The effect of increasing the number of flows in the training data set on the accuracy of the traffic classification isinvestigated in [7] for BNs and neural networks. In [6], we perform a preliminary study of the classification performanceof BNs, DTs and MLPs for P2P detection with respect to both different numbers of flows and different fractions of flowsfrom each traffic class in the training data set. In this paper, we conduct a rigorous analysis by means of a systematicallyconstructed set of experiments that incorporates large data sets. With this study, we aim at demonstrating the relationshipbetween the training data set sizes of different traffic classes and their respective correct classification. Additionally weevaluate the impact of different training data set sizes on the computational cost.Training data: Our training data sets are composed of a small (5000), medium (20 000) or large (80 000) number of flows

    for each traffic class. The values of 5000 and 20000 flows are chosen according to previous classification studies as describedin Section 3.2, while the number of 80000 flows for specific traffic types represents a value that goes beyond existing works.We first compose large size sets with 80000 flows for each traffic class from a continuous one week data set. Next, we

    extract the first 20000 flows from each large set to compose the medium sets resulting in 6 new sets. Similarly the smallsize data sets are composed from the first 5000 instances from the medium sets. With this approach the possible differencein the classification performance for a certain class of traffic depends only on the size of the training data but not on theparticular flows.We compose training sets with different fractions of data from each traffic class to evaluate the correlation between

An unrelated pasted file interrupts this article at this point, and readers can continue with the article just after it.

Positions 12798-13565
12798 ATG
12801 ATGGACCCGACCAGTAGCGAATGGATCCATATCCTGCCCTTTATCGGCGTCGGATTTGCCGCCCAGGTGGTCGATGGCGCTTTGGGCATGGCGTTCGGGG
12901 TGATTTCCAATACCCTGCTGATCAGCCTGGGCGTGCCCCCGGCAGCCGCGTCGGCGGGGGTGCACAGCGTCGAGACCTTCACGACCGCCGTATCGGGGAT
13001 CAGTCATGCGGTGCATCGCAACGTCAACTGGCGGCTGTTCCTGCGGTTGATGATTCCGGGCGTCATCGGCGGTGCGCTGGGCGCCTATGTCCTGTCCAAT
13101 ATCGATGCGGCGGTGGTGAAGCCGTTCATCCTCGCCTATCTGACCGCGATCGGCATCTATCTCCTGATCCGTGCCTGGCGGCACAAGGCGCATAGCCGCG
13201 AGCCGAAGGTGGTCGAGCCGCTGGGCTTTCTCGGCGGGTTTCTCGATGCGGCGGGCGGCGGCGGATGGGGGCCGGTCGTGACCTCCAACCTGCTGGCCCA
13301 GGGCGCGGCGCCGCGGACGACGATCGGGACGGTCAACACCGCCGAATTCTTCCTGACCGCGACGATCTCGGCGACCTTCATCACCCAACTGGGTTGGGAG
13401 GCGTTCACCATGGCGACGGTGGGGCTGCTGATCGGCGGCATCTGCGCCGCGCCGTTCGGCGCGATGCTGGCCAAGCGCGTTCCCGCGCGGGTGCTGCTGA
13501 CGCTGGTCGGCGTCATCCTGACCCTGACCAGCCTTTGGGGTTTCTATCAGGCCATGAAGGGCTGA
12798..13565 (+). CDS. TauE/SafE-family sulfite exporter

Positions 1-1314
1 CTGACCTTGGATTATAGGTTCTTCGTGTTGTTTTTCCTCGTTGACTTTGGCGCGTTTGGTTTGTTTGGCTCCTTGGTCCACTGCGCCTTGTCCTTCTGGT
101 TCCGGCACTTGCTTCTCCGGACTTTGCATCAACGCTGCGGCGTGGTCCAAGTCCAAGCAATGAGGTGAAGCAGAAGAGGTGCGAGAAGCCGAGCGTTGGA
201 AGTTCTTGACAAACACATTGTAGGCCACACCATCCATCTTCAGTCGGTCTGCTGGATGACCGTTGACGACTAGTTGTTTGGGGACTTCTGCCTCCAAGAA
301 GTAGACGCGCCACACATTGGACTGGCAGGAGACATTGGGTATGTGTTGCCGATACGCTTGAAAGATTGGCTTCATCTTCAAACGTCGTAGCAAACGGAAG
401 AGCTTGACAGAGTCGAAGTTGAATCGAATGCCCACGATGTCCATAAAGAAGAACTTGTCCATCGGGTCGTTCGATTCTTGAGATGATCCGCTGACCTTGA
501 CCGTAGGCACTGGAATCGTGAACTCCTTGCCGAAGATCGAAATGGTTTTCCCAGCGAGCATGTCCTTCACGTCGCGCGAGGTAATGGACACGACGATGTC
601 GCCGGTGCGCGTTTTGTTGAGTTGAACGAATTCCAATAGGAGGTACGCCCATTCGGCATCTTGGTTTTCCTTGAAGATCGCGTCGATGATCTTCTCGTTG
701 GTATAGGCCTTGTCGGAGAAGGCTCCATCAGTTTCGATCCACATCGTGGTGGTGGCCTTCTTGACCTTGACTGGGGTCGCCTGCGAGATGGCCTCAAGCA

protocol pairs. More complicated dependencies among more than two protocols are not investigated in this paper. For agiven protocol pair, we compose 32 = 9 experiments, where each combination of different training data set sizes constitutesan experiment. An example for training data compositions for P2P and web (HTTP) is depicted in Table 5. The experimentsinvestigate the impact of an increasing number of web flows in the training data set, while the number of P2P flows is fixedto 5000, 20000 and 80000, respectively and vice versa. The remaining four traffic types have 20000 flows each.Testing data: For all experiments, the performance evaluation is carried out on a single verification data set composed

    of 100000 flows from each protocol with a total of 600000 flows. This total number of flows is more than the number offlows used for testing in most of the works discussed in Section 3.2, including [5,79]. We choose to compose our test datawith an equal number of flows per traffic type such that the recall and accuracy cannot be biased toward the values of traffic

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    Table 6Observations for different traffic types under BN classification.

    Traffic type Observations

    P recall99.6% with 80000 flowscan be wrongly classified as all traffic types except for service trafficnegative impact: (C80), (M80)

    W negative impact: (S80), (M80), with 5000 flows

    C strongly depends on the number of flowscan be wrongly classified as service trafficnegative impact: (W80), (S80)

    B recall= 99.8% with at least 20000 flowsno significant dependency on the training data of other traffic types

    S dependency on the amount of training data for content delivery traffic

    M recall= 100% with 5000 flows

    types with a larger share in the testing data, as observed in [27,30]. Also note that we use distinct flows for training andtesting similar to the investigations in [7,12]. Although such arrangement yields lower accuracy values, as reported in [6], itdemonstrates the practical case.Feature selection: One goal of our work is the classification of Internet traffic that is not biased by our experimental setup.